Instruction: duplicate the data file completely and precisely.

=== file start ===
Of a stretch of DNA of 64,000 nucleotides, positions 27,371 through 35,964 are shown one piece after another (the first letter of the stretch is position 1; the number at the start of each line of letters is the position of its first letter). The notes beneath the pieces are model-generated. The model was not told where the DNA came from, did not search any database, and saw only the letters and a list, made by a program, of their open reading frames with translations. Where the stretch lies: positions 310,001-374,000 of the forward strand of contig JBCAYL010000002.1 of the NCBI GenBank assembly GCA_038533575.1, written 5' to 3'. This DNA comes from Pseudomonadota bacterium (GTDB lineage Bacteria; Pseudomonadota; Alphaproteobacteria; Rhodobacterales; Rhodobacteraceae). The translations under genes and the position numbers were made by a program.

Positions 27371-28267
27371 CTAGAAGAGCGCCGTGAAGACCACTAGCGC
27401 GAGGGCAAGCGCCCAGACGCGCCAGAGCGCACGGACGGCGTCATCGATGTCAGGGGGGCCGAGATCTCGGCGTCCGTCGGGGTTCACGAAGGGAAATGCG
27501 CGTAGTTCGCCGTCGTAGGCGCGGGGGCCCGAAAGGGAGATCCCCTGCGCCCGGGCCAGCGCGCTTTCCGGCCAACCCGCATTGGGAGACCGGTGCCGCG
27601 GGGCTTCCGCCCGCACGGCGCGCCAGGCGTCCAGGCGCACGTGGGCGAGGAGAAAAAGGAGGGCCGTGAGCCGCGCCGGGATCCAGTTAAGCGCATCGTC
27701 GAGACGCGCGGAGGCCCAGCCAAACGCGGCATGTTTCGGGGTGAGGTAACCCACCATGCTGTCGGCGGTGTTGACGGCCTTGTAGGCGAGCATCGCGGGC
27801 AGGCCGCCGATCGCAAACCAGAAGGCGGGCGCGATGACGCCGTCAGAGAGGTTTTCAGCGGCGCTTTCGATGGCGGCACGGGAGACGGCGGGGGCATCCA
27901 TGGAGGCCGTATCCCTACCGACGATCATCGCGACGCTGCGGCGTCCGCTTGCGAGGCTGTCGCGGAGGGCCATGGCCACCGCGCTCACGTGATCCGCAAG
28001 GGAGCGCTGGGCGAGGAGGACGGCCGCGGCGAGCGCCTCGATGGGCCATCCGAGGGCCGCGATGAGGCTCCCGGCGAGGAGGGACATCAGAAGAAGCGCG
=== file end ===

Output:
Of a stretch of DNA of 64,000 nucleotides, positions 27,371 through 35,964 are shown one piece after another (the first letter of the stretch is position 1; the number at the start of each line of letters is the position of its first letter). The notes beneath the pieces are model-generated. The model was not told where the DNA came from, did not search any database, and saw only the letters and a list, made by a program, of their open reading frames with translations. Where the stretch lies: positions 310,001-374,000 of the forward strand of contig JBCAYL010000002.1 of the NCBI GenBank assembly GCA_038533575.1, written 5' to 3'. This DNA comes from Pseudomonadota bacterium (GTDB lineage Bacteria; Pseudomonadota; Alphaproteobacteria; Rhodobacterales; Rhodobacteraceae). The translations under genes and the position numbers were made by a program.

Positions 27371-28267
27371 CTAGAAGAGCGCCGTGAAGACCACTAGCGC
27401 GAGGGCAAGCGCCCAGACGCGCCAGAGCGCACGGACGGCGTCATCGATGTCAGGGGGGCCGAGATCTCGGCGTCCGTCGGGGTTCACGAAGGGAAATGCG
27501 CGTAGTTCGCCGTCGTAGGCGCGGGGGCCCGAAAGGGAGATCCCCTGCGCCCGGGCCAGCGCGCTTTCCGGCCAACCCGCATTGGGAGACCGGTGCCGCG
27601 GGGCTTCCGCCCGCACGGCGCGCCAGGCGTCCAGGCGCACGTGGGCGAGGAGAAAAAGGAGGGCCGTGAGCCGCGCCGGGATCCAGTTAAGCGCATCGTC
27701 GAGACGCGCGGAGGCCCAGCCAAACGCGGCATGTTTCGGGGTGAGGTAACCCACCATGCTGTCGGCGGTGTTGACGGCCTTGTAGGCGAGCATCGCGGGC
27801 AGGCCGCCGATCGCAAACCAGAAGGCGGGCGCGATGACGCCGTCAGAGAGGTTTTCAGCGGCGCTTTCGATGGCGGCACGGGAGACGGCGGGGGCATCCA
27901 TGGAGGCCGTATCCCTACCGACGATCATCGCGACGCTGCGGCGTCCGCTTGCGAGGCTGTCGCGGAGGGCCATGGCCACCGCGCTCACGTGATCCGCAAG
28001 GGAGCGCTGGGCGAGGAGGACGGCCGCGGCGAGCGCCTCGATGGGCCATCCGAGGGCCGCGATGAGGCTCCCGGCGAGGAGGGACATCAGAAGAAGCGCG